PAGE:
Binomial model and delta hedging

I've got a question about theory which is probably a one line answer. I use to understand it but I'm stuck right now.

In the Binomial model, we define the progression of the price as:

$$S_k = S_{k-1} e^{\alpha X_k}$$

where $$P(X_k = 1) = p$$ and $$P(X_k = -1) = 1-p = q$$

Now, to determine $$\alpha$$ and $$p$$ using the delta hedging argument (rather than risk-neutrality) we define a small time increment $$h$$ and at time $$t_{n-1} = (n-1)h$$ a portfolio $$\Pi$$

$$\Pi_{n-1} = f(S_{n-1}, t_{n-1}) - \Delta_{n-1} S_{n-1}$$

where $$S_t$$ is the asset price and $$f(S_t, t)$$ is the payout. To determine $$\alpha$$ and $$p$$ we choose $$\Delta_{n-1}$$ so that the evolution of $$\Pi_{n-1}$$ is deterministic. My lecture notes define $$\Pi_n$$ at $$t=nh$$ like so

$$\Pi_n = f(S_{n}, t_{n}) - \Delta_{n-1} S_{n}$$

Substitute $$S_k = S_{k-1} e^{\alpha X_k}$$

$$\Pi_n = f(S_{n-1} e^{\alpha X_n}, t_{n}) - \Delta_{n-1} S_{n-1} e^{\alpha X_n}$$

Then we calculate $$\Delta_{n-1}$$ so that $$\Pi_n$$ is deterministic etc.

What I do not understand is why do we have $$\Delta_{n-1}$$ in the formula for $$\Pi_n$$? Shouldn't the formula for $$\Pi_n$$ be:

$$\Pi_n = f(S_{n}, t_{n}) - \Delta_{n} S_{n}$$

Say there are just two periods: Payoff at n, and premium/price at $$n-2$$.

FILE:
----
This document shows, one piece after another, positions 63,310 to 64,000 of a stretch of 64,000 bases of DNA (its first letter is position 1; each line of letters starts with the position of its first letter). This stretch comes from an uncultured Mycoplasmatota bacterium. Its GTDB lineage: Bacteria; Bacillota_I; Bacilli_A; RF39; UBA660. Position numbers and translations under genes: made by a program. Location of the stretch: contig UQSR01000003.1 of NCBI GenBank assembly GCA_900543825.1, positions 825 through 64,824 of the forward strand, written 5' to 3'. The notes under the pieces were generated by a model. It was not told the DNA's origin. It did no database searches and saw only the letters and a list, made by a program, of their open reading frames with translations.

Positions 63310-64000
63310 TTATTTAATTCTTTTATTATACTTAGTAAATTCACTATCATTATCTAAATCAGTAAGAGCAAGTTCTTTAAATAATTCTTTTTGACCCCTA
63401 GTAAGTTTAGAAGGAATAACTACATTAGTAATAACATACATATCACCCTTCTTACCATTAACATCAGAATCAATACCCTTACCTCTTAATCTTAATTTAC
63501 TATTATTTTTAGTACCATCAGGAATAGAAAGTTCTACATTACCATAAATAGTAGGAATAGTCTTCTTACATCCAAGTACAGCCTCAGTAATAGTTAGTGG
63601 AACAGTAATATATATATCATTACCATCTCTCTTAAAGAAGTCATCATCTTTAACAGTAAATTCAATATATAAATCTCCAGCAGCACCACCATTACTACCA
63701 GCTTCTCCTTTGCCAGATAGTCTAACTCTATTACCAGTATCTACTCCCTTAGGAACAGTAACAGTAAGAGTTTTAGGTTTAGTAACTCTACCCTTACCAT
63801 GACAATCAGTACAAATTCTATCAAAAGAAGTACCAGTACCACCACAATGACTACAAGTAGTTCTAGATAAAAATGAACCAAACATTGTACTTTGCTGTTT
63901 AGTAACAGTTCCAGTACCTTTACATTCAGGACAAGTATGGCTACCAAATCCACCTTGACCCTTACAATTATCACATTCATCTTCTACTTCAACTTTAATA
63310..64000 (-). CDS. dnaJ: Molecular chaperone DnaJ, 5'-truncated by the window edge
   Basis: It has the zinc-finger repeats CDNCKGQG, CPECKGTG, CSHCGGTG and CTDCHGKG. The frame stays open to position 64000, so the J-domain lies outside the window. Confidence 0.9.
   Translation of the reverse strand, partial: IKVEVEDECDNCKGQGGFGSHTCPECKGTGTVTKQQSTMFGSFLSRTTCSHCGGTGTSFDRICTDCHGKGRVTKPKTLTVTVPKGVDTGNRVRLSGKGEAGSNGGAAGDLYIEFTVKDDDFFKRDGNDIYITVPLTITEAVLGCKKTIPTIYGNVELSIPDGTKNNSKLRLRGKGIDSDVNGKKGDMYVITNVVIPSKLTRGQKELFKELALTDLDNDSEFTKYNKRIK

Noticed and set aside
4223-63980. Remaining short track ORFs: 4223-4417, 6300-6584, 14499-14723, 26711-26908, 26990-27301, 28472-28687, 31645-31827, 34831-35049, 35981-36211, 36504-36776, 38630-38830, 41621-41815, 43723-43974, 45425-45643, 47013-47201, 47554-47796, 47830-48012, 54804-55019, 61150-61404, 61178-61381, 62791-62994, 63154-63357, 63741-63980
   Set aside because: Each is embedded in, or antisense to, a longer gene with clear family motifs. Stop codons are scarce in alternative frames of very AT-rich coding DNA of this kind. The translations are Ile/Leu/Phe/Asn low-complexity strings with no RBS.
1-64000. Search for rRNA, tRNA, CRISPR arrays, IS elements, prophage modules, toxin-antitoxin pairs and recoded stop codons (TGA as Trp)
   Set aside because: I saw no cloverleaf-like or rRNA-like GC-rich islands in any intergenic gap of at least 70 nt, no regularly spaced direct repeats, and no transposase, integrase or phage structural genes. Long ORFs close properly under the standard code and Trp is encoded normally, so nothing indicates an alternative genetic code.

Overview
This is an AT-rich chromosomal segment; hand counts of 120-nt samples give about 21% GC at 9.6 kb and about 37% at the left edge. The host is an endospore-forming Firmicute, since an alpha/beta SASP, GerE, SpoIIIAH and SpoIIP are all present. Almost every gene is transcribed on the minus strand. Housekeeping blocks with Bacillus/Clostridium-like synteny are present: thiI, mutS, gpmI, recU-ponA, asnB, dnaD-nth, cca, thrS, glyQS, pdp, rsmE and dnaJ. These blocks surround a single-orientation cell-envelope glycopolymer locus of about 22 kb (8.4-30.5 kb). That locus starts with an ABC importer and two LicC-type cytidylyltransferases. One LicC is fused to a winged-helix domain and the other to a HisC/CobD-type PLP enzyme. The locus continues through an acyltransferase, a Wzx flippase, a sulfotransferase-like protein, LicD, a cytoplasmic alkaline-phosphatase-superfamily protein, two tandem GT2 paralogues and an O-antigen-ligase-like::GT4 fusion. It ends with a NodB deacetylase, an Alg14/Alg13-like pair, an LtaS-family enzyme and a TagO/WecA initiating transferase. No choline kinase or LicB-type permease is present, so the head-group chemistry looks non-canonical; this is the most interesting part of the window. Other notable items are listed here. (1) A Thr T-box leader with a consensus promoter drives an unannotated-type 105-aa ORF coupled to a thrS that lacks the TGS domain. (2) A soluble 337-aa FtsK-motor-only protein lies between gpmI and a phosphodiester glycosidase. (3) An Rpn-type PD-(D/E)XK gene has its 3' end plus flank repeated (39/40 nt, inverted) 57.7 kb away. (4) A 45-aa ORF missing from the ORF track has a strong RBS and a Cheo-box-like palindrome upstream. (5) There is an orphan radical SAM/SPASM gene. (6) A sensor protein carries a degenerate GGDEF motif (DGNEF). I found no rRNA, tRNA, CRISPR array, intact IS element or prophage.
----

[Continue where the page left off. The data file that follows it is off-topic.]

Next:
We know the current stock price, say $$S_{n-2}$$, and we know in the next epoch, it will either be: $$S_{n-1}^u=uS_{n-2}$$ (up state), or $$S_{n-1}^d=dS_{n-2}$$ (down state). We need to make the decision at epoch $$n-2$$ as to how many units of the stock to buy or sell to hedge the option, and assume we decided to buy $$\Delta_{n-2}$$ units of stock.
We then wait a bit to find out the true state of nature. Price has gone up: Our stock is worth $$\Delta_{n-2} S_{n-1}^u$$. Price has gone down: Our stock is worth $$\Delta_{n-2} S_{n-1}^d$$. So hoping the hedging has worked, we need to get ready for the next move, so we rebalance the portfolio, which means decide at $$n-1$$ how many units of the stock to hold, $$\Delta_{n-1}$$, to hedge the option position against the next move.
So the one liner could be: We decide at $$n-1$$ how many units of the stock to buy/sell to hedge against the next up/down move of the stock price.
Unlike $$S$$ and $$f$$ which are driven by the market that are out of your control, $$\Delta$$ is the amount of stocks $$S$$ that you have decided to short in the previous time step for this portfolio $$\Pi$$. It is not an intrinsic time dependent quantity. So of course it is staying fixed until you decide to change or not to change it in the next time step.